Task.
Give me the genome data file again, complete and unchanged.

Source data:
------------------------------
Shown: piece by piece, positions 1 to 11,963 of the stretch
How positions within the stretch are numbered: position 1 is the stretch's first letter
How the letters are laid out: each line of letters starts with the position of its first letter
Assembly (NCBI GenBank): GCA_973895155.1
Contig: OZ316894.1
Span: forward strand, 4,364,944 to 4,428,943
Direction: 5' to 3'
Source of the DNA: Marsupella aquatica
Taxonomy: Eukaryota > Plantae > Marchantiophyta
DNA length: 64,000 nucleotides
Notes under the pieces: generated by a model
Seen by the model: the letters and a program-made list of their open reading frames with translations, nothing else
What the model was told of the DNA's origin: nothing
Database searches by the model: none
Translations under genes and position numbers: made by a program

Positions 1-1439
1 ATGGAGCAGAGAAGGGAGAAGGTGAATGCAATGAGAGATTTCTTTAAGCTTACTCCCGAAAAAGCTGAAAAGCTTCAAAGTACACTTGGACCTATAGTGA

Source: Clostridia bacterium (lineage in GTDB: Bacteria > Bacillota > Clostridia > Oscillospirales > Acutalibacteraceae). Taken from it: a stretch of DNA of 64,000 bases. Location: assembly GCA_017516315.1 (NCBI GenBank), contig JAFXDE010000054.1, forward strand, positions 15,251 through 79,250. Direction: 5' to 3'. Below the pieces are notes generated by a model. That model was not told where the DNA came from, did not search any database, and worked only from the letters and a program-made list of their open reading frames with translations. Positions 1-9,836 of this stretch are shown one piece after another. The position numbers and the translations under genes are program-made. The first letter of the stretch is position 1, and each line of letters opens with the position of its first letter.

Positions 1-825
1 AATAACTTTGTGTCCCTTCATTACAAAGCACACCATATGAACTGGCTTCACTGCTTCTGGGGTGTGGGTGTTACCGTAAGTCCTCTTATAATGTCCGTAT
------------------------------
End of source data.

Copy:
Shown: piece by piece, positions 1 to 11,963 of the stretch
How positions within the stretch are numbered: position 1 is the stretch's first letter
How the letters are laid out: each line of letters starts with the position of its first letter
Assembly (NCBI GenBank): GCA_973895155.1
Contig: OZ316894.1
Span: forward strand, 4,364,944 to 4,428,943
Direction: 5' to 3'
Source of the DNA: Marsupella aquatica
Taxonomy: Eukaryota > Plantae > Marchantiophyta
DNA length: 64,000 nucleotides
Notes under the pieces: generated by a model
Seen by the model: the letters and a program-made list of their open reading frames with translations, nothing else
What the model was told of the DNA's origin: nothing
Database searches by the model: none
Translations under genes and position numbers: made by a program

Positions 1-1439
1 ATGGAGCAGAGAAGGGAGAAGGTGAATGCAATGAGAGATTTCTTTAAGCTTACTCCCGAAAAAGCTGAAAAGCTTCAAAGTACACTTGGACCTATAGTGA

Source: Clostridia bacterium (lineage in GTDB: Bacteria > Bacillota > Clostridia > Oscillospirales > Acutalibacteraceae). Taken from it: a stretch of DNA of 64,000 bases. Location: assembly GCA_017516315.1 (NCBI GenBank), contig JAFXDE010000054.1, forward strand, positions 15,251 through 79,250. Direction: 5' to 3'. Below the pieces are notes generated by a model. That model was not told where the DNA came from, did not search any database, and worked only from the letters and a program-made list of their open reading frames with translations. Positions 1-9,836 of this stretch are shown one piece after another. The position numbers and the translations under genes are program-made. The first letter of the stretch is position 1, and each line of letters opens with the position of its first letter.

Positions 1-825
1 AATAACTTTGTGTCCCTTCATTACAAAGCACACCATATGAACTGGCTTCACTGCTTCTGGGGTGTGGGTGTTACCGTAAGTCCTCTTATAATGTCCGTAT